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Effects of orally administered immunostimulants on inflammatory gene expression and sea lice (Lepeophtheirus salmonis) burdens on Atlantic salmon (Salmo salar)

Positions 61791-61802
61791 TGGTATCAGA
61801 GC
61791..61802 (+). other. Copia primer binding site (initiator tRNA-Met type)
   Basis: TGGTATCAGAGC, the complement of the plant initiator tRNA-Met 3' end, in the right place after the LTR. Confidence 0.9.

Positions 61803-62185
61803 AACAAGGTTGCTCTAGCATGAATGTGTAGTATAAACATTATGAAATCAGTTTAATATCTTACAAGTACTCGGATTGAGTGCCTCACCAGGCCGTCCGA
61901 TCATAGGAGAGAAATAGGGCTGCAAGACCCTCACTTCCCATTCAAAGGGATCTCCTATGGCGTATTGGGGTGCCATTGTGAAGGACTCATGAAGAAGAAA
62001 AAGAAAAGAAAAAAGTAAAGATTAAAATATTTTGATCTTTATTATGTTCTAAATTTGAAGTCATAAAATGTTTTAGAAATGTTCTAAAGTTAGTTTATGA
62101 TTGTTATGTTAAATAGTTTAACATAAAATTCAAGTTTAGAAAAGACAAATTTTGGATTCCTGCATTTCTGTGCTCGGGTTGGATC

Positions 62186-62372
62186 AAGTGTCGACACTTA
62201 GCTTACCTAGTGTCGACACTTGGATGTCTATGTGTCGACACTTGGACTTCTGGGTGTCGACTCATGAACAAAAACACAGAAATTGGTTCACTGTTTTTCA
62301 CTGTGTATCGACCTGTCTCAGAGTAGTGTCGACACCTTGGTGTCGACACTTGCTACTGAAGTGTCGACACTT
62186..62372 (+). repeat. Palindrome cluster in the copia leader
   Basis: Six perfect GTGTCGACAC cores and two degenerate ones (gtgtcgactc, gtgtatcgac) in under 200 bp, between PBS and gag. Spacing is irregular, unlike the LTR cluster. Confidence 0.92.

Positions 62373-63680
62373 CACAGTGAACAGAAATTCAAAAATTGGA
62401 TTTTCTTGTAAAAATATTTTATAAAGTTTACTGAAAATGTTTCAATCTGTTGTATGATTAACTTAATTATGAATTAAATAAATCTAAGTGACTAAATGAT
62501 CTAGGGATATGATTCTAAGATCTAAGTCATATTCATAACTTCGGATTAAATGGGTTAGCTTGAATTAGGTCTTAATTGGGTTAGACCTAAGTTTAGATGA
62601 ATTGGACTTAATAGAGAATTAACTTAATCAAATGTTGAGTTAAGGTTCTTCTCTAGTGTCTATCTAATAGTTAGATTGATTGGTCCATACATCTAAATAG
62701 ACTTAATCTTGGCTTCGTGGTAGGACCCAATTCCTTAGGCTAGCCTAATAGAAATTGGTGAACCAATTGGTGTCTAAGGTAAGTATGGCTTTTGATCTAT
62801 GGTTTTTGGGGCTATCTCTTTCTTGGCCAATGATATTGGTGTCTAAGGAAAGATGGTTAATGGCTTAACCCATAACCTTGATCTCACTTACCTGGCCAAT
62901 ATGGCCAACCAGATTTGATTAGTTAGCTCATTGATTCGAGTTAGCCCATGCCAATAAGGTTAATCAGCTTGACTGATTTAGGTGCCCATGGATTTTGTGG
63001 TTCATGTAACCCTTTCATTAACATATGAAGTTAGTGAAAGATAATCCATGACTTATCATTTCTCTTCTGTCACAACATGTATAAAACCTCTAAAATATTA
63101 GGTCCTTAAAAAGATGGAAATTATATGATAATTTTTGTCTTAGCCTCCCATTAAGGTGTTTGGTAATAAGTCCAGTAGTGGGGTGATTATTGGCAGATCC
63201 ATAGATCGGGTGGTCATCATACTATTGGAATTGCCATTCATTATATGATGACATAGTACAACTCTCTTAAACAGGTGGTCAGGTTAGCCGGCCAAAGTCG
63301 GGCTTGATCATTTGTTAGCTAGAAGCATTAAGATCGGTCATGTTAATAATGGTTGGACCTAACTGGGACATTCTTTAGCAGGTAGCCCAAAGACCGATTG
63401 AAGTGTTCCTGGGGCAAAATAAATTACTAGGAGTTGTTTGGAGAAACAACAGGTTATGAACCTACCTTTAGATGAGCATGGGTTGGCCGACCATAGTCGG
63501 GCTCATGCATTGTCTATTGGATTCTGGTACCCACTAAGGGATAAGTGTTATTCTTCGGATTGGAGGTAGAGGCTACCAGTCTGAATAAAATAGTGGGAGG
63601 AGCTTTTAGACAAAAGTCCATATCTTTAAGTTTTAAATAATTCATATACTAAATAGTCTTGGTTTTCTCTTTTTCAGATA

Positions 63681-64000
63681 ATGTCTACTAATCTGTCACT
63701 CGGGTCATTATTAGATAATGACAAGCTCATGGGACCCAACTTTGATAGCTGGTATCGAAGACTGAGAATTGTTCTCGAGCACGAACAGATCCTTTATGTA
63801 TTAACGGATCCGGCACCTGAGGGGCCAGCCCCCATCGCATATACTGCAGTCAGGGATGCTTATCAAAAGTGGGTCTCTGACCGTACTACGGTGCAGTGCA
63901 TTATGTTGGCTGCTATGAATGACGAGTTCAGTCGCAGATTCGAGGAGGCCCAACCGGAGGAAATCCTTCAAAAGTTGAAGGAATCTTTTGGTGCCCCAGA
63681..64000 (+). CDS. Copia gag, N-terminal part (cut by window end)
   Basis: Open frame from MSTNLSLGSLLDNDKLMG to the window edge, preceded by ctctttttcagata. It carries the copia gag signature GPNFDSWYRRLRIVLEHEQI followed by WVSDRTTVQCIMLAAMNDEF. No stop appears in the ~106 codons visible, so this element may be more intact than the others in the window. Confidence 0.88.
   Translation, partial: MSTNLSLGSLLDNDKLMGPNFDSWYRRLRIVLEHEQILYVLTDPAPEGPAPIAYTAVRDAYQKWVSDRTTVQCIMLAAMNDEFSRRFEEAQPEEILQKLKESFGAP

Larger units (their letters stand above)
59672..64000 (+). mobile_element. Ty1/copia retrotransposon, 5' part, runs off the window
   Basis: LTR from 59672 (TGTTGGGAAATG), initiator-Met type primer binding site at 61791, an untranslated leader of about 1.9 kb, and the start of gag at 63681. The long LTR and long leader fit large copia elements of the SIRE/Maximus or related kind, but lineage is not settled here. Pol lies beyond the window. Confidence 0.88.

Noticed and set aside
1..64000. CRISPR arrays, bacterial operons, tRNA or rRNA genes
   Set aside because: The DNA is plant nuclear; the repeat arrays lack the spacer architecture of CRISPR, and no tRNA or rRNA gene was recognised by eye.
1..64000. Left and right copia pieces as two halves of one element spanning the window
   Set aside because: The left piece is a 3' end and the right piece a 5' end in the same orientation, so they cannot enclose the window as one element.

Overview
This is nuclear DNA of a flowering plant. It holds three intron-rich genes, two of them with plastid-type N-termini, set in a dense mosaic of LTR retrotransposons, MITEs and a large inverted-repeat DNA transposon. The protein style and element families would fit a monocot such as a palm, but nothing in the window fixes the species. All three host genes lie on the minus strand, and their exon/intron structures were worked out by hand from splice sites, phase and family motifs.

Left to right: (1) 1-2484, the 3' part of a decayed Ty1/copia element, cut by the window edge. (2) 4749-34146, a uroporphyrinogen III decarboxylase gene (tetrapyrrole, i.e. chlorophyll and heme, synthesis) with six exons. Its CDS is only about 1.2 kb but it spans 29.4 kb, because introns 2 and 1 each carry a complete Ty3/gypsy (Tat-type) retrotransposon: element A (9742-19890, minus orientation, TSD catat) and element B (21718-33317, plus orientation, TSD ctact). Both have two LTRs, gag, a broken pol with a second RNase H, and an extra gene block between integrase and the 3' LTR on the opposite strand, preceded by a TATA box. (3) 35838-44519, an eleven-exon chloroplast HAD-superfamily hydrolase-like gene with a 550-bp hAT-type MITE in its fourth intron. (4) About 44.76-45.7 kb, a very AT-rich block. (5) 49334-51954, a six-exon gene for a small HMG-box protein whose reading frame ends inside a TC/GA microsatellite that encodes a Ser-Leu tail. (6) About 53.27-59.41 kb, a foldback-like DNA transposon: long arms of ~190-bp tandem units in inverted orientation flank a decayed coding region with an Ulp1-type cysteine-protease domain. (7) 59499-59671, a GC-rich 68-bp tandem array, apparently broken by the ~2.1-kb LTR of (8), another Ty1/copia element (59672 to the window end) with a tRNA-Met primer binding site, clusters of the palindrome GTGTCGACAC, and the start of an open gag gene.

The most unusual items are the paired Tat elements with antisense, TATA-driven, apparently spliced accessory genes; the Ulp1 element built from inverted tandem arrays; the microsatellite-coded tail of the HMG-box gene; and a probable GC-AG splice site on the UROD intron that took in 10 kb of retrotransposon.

Sea lice (Lepeophtheirus salmonis) are the most economically important ectoparasites affecting Atlantic salmon (Salmo salar) culture worldwide. In recent years the efficacy of historically successful treatments has been on the decline. As such, a new management strategy for controlling lice infections is a high priority for the salmon farming industry. In this study, we tested the ability of three orally administered immunostimulants to decrease the number of lice successfully infecting Atlantic salmon post-smolts. It was found that the β-glucan (ProVale) fed group actually maintained more sea lice than did the control group (24% increase). However, both the CpG ODN (31–46%) and AllBrew NuPro (11–31%) fed groups showed decreased infection levels when compared to the control group. Histopathological and differential gene expression analyses indicate that localized and systemic inflammatory mechanisms may be transiently altered by these immunostimulatory feeds and may result in increased host resistance to sea lice.

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